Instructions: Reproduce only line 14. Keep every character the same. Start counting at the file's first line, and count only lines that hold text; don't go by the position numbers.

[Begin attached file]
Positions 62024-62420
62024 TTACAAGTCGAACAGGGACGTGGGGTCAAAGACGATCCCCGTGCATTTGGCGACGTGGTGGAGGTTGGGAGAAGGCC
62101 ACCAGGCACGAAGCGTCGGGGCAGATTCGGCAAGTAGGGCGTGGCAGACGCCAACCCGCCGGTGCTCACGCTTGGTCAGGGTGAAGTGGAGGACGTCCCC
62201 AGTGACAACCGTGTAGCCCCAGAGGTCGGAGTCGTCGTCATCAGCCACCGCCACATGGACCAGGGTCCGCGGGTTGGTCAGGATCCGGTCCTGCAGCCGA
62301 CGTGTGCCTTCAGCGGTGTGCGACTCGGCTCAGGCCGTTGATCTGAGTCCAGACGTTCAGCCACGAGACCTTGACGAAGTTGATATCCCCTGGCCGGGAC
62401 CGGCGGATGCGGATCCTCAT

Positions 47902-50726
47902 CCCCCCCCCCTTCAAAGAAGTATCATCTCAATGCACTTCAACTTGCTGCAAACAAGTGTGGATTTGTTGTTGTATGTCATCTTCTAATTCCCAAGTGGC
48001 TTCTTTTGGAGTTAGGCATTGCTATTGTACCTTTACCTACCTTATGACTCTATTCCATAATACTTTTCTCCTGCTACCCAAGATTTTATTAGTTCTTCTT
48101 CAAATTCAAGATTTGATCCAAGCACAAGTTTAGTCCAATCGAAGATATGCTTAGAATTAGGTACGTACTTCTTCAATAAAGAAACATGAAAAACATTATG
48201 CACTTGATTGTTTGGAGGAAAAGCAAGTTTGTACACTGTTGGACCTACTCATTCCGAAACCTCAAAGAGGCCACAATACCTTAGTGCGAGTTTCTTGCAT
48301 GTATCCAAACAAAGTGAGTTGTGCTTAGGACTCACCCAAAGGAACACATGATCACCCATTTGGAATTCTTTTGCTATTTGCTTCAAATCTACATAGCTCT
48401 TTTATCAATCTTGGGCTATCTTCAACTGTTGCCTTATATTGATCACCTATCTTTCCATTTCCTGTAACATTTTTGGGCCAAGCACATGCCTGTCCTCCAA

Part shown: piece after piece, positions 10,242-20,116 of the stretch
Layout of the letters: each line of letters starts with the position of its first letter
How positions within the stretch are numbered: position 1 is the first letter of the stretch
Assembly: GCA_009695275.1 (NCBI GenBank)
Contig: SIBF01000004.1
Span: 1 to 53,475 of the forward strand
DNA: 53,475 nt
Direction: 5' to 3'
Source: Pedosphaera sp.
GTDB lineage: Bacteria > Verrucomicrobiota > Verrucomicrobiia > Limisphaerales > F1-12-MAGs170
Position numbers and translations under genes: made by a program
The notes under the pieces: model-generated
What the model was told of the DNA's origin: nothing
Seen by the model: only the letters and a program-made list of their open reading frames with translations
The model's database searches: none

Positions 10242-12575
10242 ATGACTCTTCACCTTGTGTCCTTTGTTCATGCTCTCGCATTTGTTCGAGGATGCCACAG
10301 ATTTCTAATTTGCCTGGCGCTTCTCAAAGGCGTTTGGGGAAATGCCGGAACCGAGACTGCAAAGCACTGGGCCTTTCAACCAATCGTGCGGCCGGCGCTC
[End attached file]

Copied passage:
Part shown: piece after piece, positions 10,242-20,116 of the stretch